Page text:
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Facebook had 1.49 billion monthly active users as of June 30, 2015. Over 50% of the UK’s population is on the social network, and that includes a large number of professionals. There’s no question, therefore, that Facebook does have an active audience of businessmen and women. Does that make it a lucrative channel for B2B social media marketing, though?

Within the UK, the total number of users on Facebook is 38 million, of which 25 million are between the ages of 25 and 60. This audience breaks down further into:

  • 32,000 founders
  • 69,000 c-level executives (CEO, CFO etc.)
  • 150,000 directors
  • 200,000 managers

To determine whether this audience will be receptive to marketing, we need to understand how individuals use Facebook and how the network drives usage.

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It’s personal

Multiple surveys have found that Facebook is used mainly to connect with friends and family and share personal updates and interesting information. Less than 10% of people surveyed use Facebook to actively identify networking opportunities.

This means that users are on there to interact with people they actually know. Any other interactions will typically be considered either secondary or as assets to share information with the people they know.

It can be professional

A study conducted by Boston University’s Ashwini Nadkarni found that people use Facebook for two primary needs: (1) the need to belong and (2) the need for self-presentation.

Both of these needs present opportunities for businesses that are smart enough to recognise them and use them subtly.

Marketers who recognise the limits and work out ways to still fulfil basic user needs can drive excellent brand recognition, customer engagement and even sales via Facebook.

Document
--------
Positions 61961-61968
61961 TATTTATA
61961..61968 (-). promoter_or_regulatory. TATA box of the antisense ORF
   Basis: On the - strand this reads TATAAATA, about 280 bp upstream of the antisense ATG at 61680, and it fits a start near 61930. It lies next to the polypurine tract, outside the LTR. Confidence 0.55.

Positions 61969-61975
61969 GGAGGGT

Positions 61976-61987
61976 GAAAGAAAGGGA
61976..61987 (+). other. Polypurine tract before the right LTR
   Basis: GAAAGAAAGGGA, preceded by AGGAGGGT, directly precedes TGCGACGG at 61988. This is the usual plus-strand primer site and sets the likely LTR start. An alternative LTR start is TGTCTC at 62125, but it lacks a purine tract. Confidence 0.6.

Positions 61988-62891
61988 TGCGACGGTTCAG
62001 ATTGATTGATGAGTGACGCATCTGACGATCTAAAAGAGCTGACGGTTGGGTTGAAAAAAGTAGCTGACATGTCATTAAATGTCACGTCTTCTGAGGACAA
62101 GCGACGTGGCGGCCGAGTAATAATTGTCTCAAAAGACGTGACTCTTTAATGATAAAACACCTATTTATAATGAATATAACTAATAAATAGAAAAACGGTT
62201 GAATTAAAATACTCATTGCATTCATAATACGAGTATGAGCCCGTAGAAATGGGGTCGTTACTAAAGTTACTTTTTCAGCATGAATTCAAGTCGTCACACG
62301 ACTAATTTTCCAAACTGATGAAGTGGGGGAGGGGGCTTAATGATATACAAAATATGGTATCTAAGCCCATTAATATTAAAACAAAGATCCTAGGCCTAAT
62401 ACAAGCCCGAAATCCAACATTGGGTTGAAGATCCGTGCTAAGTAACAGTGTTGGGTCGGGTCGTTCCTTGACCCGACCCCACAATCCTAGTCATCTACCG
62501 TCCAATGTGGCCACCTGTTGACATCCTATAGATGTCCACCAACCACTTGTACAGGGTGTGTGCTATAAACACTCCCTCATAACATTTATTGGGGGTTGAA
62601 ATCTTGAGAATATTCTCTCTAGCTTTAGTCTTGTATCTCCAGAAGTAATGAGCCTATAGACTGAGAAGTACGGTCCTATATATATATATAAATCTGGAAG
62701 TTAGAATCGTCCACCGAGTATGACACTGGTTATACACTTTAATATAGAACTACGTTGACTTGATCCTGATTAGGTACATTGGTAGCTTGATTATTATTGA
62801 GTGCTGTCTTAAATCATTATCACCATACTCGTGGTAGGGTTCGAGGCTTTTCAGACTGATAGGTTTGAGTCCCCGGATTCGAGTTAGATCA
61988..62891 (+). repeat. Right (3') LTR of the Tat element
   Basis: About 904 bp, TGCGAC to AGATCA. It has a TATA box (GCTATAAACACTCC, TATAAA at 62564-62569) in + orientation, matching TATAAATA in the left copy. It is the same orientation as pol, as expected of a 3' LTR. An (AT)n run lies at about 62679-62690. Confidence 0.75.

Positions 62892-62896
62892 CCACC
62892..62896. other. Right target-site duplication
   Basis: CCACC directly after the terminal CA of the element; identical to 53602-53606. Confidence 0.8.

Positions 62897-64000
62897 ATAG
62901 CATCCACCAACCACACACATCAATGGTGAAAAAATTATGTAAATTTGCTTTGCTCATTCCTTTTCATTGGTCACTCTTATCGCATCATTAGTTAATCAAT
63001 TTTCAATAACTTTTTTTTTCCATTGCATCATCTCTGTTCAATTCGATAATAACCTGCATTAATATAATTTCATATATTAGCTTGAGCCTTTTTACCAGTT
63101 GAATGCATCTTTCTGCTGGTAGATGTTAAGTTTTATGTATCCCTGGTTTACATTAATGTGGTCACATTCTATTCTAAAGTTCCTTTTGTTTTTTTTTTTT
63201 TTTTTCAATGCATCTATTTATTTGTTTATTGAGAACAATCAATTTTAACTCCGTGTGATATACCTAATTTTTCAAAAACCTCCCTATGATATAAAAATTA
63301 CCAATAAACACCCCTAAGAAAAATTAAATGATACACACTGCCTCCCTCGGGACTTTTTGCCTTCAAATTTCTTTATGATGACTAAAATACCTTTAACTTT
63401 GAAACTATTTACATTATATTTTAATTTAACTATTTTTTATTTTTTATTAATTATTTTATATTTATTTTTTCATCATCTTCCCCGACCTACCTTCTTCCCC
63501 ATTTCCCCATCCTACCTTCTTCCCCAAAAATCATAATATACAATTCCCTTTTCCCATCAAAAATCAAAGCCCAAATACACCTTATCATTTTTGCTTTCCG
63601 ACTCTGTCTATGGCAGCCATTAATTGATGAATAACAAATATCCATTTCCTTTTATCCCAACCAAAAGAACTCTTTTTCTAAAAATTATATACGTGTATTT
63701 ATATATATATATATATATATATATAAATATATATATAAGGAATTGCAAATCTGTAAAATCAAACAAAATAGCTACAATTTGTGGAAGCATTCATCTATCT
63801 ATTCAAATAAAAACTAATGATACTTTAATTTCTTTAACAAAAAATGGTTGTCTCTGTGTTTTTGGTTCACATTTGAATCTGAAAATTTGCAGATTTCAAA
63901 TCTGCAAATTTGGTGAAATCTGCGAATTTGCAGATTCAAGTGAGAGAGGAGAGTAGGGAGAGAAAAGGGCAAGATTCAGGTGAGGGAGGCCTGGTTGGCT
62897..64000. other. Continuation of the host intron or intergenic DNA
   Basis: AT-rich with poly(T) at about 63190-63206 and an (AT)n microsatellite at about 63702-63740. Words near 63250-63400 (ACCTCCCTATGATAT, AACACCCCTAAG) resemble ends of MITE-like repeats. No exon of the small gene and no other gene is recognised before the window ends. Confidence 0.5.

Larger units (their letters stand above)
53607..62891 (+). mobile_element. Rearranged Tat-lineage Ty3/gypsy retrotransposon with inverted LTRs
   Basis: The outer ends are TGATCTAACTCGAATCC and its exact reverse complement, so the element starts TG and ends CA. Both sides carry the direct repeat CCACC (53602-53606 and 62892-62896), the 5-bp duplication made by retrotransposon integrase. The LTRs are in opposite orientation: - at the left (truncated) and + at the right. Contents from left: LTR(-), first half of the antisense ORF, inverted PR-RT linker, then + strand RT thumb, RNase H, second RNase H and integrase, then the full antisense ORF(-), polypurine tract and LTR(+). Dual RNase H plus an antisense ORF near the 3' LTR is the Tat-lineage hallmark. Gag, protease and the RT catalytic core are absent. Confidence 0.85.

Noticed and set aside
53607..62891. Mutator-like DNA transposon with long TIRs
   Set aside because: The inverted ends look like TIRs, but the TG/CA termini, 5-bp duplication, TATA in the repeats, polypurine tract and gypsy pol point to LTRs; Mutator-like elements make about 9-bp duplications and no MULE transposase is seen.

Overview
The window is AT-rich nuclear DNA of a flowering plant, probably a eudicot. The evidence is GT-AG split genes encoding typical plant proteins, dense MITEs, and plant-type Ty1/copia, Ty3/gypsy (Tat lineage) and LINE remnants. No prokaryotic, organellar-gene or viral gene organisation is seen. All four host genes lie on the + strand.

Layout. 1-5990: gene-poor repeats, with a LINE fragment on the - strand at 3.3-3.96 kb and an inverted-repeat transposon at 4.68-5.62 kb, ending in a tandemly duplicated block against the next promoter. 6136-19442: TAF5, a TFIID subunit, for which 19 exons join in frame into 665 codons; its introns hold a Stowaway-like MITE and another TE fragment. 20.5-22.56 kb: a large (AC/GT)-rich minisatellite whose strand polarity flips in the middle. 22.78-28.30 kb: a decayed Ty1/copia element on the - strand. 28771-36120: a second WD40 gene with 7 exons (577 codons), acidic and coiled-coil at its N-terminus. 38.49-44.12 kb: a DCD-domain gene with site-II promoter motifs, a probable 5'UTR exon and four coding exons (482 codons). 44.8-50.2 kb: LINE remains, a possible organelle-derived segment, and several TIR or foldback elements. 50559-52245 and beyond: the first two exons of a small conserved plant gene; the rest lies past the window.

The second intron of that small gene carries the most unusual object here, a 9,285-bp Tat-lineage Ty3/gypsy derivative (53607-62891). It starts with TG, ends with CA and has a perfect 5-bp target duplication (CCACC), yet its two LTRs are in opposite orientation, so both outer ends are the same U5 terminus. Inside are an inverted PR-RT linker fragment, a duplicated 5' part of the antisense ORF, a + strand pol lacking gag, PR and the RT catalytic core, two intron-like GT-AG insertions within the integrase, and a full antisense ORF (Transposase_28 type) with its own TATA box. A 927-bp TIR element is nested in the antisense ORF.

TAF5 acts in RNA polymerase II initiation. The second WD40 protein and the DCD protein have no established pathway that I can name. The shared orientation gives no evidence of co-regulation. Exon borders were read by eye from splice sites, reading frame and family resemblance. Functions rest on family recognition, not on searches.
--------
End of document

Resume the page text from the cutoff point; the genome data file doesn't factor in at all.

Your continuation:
A few key points must be kept in mind:

  • Provide value – understand that you’re taking up time outside of work, and so your value proposition should offer more than usual
  • Generate excitement – identify your audience’s interests outside of work and give them something that they will enjoy, a lot
  • Keep your audience informed – share content that makes your audience smarter and they will be happy to consume it in their free time
  • Don’t hard sell – except when you have a truly compelling offer or are remarketing to a hot lead

The answer is ‘yes’

B2B marketing can be successful on Facebook. The key is to always remember that while your client might be a business, you are reaching out and engaging with a person – who just happens to work for that business.

Targeting options on Facebook may not be as robust as LinkedIn, but they are good enough for most use cases. Advertisers can target professionals based on their employers, job titles and industries, in addition to the usual demographic and location targeting options.

Examining B2B success and failure on Facebook

Salesforce facebook postSalesforce – 476k Likes

This is a purely B2B company with a lot of followers, but almost no engagement whatsoever. Chances are, they don’t pay to promote posts and a large percentage of their audience doesn’t get shown the posts at all.

The post shown here has had absolutely no audience interaction, and that seems to be the case for most posts on the page.

BetterWorks Facebook postBetterWorks – 1,647 Likes

Yet another example of a purely B2B company, but this one only has a little more than 1,000 followers. This company understands two crucial facts of social media – people engage with other people, and people drive business success.

Employees and their friends have Liked and commented on the post shown here. As the adage goes, Facebook engagement begins at home.

In spite of the comparatively smaller audience, the engagement rate on this page is higher, which leads to wider reach for the brand both on this post as well as in the long run.

Adweek Facebook postAdweek – 391k Likes

Publishers probably have an edge over other businesses where it comes to marketing on Facebook, as they make a living promoting content. Other businesses can learn a thing or two from them.

Simple, short write-ups accompany all the posts, which are usually entertaining or informative. Even though the website aims to sell subscriptions, they understand that people will buy subscriptions if they value Adweek’s content. Hence, the content is the star.

This social strategy pays off, as posts are liked, shared and commented on regularly.